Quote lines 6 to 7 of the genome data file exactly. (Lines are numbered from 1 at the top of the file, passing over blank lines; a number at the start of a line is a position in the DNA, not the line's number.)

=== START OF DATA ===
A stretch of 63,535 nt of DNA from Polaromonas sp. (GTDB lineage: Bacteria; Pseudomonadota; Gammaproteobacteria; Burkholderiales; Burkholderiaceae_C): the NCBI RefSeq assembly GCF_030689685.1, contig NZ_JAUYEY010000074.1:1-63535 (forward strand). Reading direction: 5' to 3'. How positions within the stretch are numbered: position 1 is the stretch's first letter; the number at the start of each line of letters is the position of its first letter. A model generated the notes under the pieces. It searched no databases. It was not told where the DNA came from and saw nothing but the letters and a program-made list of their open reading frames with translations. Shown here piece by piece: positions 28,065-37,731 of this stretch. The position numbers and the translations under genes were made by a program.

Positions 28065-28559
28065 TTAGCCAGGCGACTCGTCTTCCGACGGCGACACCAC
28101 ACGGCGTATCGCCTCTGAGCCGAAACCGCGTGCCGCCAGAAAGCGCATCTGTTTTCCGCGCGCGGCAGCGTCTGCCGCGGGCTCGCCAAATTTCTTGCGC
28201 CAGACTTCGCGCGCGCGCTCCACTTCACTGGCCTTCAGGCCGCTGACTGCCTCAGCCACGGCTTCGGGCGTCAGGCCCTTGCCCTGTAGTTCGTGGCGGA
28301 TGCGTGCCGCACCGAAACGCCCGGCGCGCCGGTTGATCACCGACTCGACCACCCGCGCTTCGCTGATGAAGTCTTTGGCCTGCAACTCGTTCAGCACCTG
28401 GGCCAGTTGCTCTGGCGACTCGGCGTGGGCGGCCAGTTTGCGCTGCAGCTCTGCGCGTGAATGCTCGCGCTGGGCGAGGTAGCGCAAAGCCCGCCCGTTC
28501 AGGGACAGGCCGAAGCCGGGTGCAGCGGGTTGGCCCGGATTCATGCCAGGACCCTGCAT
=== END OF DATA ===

28301 TGCGTGCCGCACCGAAACGCCCGGCGCGCCGGTTGATCACCGACTCGACCACCCGCGCTTCGCTGATGAAGTCTTTGGCCTGCAACTCGTTCAGCACCTG
28401 GGCCAGTTGCTCTGGCGACTCGGCGTGGGCGGCCAGTTTGCGCTGCAGCTCTGCGCGTGAATGCTCGCGCTGGGCGAGGTAGCGCAAAGCCCGCCCGTTC